The unset($args[0]) PHP Pattern

Suppose you are working on a system, and want to allow users to use so-called hooks to hook into the system and change it’s behavior. Think of it as wordpress’ filter/action kind-of-thing. This is in a way, something similar to events in javascript, and the purpose is basically the same: you want to do, or let others do something when something else happens, and potentially change the way the system works, or extend its functionality.

Implementing this kind of feature is surprisingly simple. All you need is a way to let people subscribe to your hooks, and a way to call all subscribed members for a certain hook at some point. The implementation details are not really our concern right now, but what happens when you call each subscribed member.

In order for hooks to be useful, you need to be able to pass relevant information to the subscribed members at call time. For example, in Javascript, native events get passed an event object that contains all sorts of useful information. The way you pass this information to the subscribed members will depend on your implementation of the subscribe method you use.

One pattern I’ve noticed working with drupal is unset($args[0]).

Drupal uses a hook system that allows developers to hook into the system simply by following some function naming conventions. The drupal specifics are not important right now. What is important is the way drupal calls its hooks: it uses a function called module_invoke_all.

The module_invoke_all function, in its definition, takes a single argument: the name of the hook. We already mentioned the importance that being able to pass information to the subscribed member has, so why is it that the drupal function to invoke hooks takes only the name of the hook as argument? How do you pass the relevant information?

PHP, just like other programming languages allows you to pass more arguments to a function that its formal parameters. The way you access the extra arguments passed to the function varies depending on the language. In php all arguments passed to a function are kept in the $args array.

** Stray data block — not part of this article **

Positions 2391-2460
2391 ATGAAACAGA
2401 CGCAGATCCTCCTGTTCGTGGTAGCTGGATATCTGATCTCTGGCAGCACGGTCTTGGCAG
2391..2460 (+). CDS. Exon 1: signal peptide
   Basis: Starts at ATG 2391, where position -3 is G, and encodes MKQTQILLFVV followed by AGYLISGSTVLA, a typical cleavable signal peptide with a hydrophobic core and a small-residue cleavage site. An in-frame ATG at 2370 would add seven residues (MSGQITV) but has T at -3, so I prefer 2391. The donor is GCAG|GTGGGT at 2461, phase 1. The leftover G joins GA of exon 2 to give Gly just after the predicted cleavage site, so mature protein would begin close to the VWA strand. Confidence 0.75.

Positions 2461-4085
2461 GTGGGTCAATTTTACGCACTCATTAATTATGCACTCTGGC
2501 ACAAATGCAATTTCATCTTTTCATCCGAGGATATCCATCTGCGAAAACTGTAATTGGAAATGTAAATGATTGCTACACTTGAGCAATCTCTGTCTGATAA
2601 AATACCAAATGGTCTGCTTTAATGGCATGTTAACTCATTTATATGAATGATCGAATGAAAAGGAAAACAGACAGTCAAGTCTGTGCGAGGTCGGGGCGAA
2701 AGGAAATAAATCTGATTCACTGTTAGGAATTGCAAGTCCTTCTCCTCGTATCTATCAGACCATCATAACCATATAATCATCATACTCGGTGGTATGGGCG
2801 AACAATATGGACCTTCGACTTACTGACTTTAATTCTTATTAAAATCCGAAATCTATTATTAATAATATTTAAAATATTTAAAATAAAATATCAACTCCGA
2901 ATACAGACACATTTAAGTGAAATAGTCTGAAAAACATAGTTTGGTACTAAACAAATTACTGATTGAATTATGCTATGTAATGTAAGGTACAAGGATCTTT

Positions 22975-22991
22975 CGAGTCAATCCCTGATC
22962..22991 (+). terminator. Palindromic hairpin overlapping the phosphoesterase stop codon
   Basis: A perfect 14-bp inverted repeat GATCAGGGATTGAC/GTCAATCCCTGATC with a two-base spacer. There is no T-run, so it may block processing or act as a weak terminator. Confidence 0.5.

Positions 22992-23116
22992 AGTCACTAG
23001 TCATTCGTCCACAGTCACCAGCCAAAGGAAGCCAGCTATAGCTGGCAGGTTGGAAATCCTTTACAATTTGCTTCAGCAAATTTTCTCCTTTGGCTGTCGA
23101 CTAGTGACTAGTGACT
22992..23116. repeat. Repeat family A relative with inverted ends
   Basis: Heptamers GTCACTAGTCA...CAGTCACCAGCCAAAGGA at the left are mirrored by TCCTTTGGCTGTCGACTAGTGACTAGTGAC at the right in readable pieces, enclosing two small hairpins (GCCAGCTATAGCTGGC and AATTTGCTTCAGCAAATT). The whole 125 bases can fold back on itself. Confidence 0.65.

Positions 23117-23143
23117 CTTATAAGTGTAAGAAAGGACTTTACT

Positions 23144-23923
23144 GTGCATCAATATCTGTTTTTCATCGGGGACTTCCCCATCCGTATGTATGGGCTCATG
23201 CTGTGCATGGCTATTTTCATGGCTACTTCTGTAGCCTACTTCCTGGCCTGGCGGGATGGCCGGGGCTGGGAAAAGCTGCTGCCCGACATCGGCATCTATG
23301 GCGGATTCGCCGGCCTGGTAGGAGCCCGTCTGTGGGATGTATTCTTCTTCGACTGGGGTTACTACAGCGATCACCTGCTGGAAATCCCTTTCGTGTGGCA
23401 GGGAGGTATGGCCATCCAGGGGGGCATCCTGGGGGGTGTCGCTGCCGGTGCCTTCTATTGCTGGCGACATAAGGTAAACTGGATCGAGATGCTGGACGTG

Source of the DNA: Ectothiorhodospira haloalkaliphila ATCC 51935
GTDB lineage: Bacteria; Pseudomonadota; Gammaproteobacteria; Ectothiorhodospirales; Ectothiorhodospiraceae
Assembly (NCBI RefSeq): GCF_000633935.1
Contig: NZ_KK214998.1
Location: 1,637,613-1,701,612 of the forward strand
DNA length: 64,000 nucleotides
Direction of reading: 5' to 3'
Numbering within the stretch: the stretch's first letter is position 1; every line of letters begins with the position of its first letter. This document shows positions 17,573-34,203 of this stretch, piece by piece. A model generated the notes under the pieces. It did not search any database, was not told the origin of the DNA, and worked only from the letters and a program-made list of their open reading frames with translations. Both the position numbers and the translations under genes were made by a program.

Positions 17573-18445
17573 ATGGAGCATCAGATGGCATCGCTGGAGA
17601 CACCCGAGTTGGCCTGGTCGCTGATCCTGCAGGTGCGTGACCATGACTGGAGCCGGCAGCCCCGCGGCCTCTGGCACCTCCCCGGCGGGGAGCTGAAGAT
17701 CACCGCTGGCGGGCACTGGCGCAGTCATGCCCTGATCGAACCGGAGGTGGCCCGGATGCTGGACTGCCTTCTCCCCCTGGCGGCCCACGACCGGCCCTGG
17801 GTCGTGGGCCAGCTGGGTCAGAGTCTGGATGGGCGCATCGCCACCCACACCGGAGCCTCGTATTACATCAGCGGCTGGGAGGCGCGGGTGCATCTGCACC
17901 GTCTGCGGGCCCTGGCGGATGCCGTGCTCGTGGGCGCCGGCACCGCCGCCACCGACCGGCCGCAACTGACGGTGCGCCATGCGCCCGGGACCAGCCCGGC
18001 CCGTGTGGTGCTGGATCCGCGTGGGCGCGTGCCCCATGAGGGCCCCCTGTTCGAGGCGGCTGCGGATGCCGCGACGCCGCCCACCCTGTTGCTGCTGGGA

Lets say you call module_invoke_all as follows:

module_invoke_all(‘my_hook’, ‘something cool’, ‘something interesting’);

Inside the function, the $args array will have 3 members, one for each argument passed to it. So, if you want to pass those values, minus the hook name to the subscribed members, all you need to do is get rid of that, and pass the resulting array to the subscribed members. That is why unset($args[0]) does.

I’m not sure this is the best way to do it, but it is certainly interesting. If you want to read the full code for the module_invoke_all function, just check out the drupal documentation on it (https://api.drupal.org/api/drupal/includes!module.inc/function/module_invoke_all/7)

Infinite Function Calls: Javascript

I was about to sleep last night, when a nice pattern came to my mind. I had already played with something similar in the past, but not to the level that I’m playing now. I call it the Infinite Function Calls Pattern. I am unaware if anyone has come up with this pattern before. All I know is I have never seen it before.

A function in Javascript can return anything, even another function. So you can do this:


var a = function(){
    alert('Hello');
    return function(){
        alert('World');
    }
}